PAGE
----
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As a result of dentistry’s strong performance during COVID, there’s enthusiasm for practitioners to start up or expand their practice. But is now really the right time to take such a risk? By John Burfitt
Despite the predictions of financial meltdown throughout 2020, most Australian dental practices emerged out of the chaotic year reporting robust growth, and at a time when many other sectors struggled for survival.
“Many practices have come out of the chaos over the past year in an extremely strong place, and as a business sector, dentistry is considered more sound than many others,” Simon Palmer, managing director of Practice Sale Search brokerage, says.
“The business of dentistry has proven to be extremely resilient in the face of maximum uncertainty, a place the public sees as worthy of their discretionary money. For that reason, practitioners are recognising that a dental clinic is a fantastic business to own.”
That boost in confidence in the dental profession has seen a rise in interest in dentists opening up new practices and buying existing ones.
A number of key factors have resulted in this buoyant state. In addition to strong patient demand and negotiable rental leases, there’s also been government stimulus, like JobKeeper and the instant asset write-off tax scheme. Then there’s the record-low lending interest rates.
“A lot of people have come out of the woodwork in recent months, looking to start up or expand their business, and we’re expecting that to continue throughout the year,” Julian Muldoon, director of 1Group Property Advisory, says. “There’s a distinct sense of optimism right now in dentistry.”
Brett Dunn of Marsh Tincknell Chartered Accountants says the robust state of dentistry through 2020 has resulted in many dental practitioners gaining new faith in their profession.
“Times of uncertainty and volatility can often lead to opportunities which may not have been available otherwise,” Dunn says. “If you’ve done all your homework, practitioners should definitely make the most of the current conditions.”
In the robust current market, Simon Palmer reports values have remained steady, though not all prospective buyers behave the same.
“Valuations are about where they’ve always been, but some buyers have been holding back due to the uncertainty all around them, which means other buyers have been able to move with much less competition,” he says.
“A good deal is a good deal, and a good practice will sell if it’s a good business. Buyers who are holding back I don’t think are doing themselves any favours and will find that they miss out on some great opportunities.”
There are other potential buyers who upon learning the strength of valuations for existing practices are instead deciding to start from scratch. Julian Muldoon notes this kind of optimism marks a dramatic shift in confidence from even a decade ago.
“Back then, practitioners just wanted stability, whereas today we are seeing much more of an entrepreneurial spirit in the dental landscape,” he says. “Confidence is high among dentists to get out on their own, and there’s a vast array of ready resources to help guide them.”
With interest rates at record lows, and some lenders offering deals at under two per cent, financial backing for a new enterprise can be had at bargain-basement prices.
“When you consider the cost to set up a dental practice is huge, it’s possibly never been cheaper to take out a loan for the equipment, fit-out and everything else that is involved in opening the doors,” Muldoon adds.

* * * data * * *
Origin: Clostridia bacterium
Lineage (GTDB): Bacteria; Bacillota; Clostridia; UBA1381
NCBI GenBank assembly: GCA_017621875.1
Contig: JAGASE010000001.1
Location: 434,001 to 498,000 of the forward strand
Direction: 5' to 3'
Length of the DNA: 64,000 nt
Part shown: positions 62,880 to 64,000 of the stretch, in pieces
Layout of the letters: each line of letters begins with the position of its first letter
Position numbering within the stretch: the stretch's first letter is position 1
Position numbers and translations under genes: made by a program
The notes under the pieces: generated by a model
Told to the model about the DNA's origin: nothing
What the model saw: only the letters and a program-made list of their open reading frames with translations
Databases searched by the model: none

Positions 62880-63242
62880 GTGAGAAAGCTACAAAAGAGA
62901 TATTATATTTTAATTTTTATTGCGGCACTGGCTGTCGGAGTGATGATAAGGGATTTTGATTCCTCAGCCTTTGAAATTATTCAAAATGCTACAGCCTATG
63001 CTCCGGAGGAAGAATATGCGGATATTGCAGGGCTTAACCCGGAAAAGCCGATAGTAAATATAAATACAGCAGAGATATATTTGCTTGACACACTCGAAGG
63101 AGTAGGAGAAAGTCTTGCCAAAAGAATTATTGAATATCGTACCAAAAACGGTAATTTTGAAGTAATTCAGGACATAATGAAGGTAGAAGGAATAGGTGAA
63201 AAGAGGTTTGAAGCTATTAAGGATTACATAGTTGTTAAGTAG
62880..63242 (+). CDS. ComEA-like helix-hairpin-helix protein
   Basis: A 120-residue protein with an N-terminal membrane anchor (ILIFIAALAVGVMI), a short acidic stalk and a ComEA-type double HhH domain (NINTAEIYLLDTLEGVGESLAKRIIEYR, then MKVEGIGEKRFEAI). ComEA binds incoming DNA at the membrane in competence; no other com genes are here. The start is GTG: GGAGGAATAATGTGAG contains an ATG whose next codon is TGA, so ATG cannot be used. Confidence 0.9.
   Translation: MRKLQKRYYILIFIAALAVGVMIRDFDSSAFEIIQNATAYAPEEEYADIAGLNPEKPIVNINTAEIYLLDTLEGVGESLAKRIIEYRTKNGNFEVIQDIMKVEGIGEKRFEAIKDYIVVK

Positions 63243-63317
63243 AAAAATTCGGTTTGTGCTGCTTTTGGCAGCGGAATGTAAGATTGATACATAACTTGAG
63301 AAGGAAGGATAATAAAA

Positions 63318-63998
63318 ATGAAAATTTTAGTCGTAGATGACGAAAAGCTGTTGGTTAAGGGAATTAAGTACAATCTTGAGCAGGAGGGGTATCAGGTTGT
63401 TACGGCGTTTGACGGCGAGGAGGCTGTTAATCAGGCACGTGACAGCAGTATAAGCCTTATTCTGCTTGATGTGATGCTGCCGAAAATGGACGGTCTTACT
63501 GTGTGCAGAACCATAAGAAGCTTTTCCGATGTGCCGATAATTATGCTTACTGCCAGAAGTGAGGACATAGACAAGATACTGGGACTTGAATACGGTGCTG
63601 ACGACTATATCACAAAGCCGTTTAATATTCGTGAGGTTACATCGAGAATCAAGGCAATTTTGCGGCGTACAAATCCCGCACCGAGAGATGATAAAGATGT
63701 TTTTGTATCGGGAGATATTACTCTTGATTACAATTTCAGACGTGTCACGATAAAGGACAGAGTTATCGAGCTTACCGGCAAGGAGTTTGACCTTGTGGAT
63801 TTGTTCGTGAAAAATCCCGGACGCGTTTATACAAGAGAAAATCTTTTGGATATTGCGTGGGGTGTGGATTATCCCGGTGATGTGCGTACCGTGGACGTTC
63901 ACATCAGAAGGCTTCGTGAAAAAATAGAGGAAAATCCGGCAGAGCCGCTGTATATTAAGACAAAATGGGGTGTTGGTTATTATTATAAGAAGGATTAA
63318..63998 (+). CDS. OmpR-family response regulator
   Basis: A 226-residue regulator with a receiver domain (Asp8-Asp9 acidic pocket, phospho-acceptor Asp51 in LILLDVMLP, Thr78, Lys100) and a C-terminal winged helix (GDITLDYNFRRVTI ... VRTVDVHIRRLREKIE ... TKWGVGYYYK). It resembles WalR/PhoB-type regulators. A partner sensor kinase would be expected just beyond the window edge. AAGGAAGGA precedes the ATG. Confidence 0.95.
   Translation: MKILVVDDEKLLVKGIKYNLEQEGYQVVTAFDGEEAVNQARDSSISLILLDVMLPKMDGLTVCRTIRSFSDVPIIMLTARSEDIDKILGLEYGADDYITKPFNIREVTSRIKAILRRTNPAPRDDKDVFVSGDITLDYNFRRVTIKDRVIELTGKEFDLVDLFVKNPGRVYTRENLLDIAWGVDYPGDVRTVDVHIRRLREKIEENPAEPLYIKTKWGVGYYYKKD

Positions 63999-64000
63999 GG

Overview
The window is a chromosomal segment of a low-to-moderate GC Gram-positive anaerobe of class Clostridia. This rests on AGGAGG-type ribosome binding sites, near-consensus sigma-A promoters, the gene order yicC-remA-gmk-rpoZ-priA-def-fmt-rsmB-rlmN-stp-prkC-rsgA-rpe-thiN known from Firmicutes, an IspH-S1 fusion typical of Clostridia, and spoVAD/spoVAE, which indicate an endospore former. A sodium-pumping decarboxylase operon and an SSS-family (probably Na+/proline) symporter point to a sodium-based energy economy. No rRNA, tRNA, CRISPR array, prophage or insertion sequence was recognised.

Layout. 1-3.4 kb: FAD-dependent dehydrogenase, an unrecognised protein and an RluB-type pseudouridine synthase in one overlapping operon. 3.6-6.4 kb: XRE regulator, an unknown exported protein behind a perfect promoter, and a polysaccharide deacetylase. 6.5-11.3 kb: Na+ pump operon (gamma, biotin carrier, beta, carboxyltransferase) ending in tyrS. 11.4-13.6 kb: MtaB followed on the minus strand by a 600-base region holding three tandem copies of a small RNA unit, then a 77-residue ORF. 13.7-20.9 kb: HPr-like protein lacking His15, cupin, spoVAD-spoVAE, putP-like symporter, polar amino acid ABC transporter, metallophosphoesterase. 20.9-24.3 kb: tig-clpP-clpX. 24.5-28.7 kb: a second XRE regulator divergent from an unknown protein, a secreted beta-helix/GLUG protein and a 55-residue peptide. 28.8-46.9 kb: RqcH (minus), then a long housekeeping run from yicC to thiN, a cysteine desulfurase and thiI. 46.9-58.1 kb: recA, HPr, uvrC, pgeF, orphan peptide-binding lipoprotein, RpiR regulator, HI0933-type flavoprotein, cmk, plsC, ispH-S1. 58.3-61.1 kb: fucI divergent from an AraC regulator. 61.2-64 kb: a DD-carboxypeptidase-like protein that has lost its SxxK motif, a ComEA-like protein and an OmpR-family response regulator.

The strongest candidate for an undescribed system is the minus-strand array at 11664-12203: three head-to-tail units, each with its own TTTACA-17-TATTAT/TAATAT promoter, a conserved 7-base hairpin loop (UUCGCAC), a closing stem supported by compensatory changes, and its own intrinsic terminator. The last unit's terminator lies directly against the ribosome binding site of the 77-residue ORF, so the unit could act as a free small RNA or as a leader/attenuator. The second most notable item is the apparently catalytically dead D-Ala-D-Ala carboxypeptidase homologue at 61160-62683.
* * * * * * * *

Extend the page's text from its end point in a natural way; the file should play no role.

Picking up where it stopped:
“Even buying a site instead of leasing is, in many cases, cheaper right now. And if you can find an area where there’s also a real opportunity to grow a new business, then that makes right now a compelling time to make the move.”
Even though so many factors make for a persuasive case to make the leap into ownership, Brett Dunn advises a cautious approach still needs to be taken.
“It can seem that money is cheap right now, but proceed carefully and do not necessarily go for the lowest interest rate you find,” he says. “Loans should be viewed as a product, and you need to find one with a package and the support that’s right for you and your business goals.
“Sometimes, it’s worth sacrificing a percentage point or two to instead establish a solid relationship with a financial institution that understands your business and the dental profession, and will help facilitate your plans into the future.
“For the first-time buyer taking on their first practice, being in the financial hands of a company that understands the profession can make each step easier.”
While the dental landscape in 2021 has remained strong so far, the full impact of the end of JobKeeper is yet to be felt in all sectors. Throughout the rest of the year, Dunn advises potential buyers need to remain vigilant about any changes in the state of the market.
“The real pain (of the end of JobKeeper) will be felt in the coming months,” he says. “Anyone looking to start up or purchase a new business needs to be well aware of any changes that could be ahead, plan for them, as well as make the most of opportunities that arise.”
Establishing a comprehensive, flexible and realistic business plan from the outset with a new practice remains a fundamental essential for success. Adopting a thorough approach to setting up a business in its initial stages should place the buyer in the position to make the most of the good opportunities in the current landscape.
Simon Palmer adds, “If a buyer waits until absolute confidence has been restored, then they’re going to be coming back into a market at a point where there’s the maximum number of people bidding.”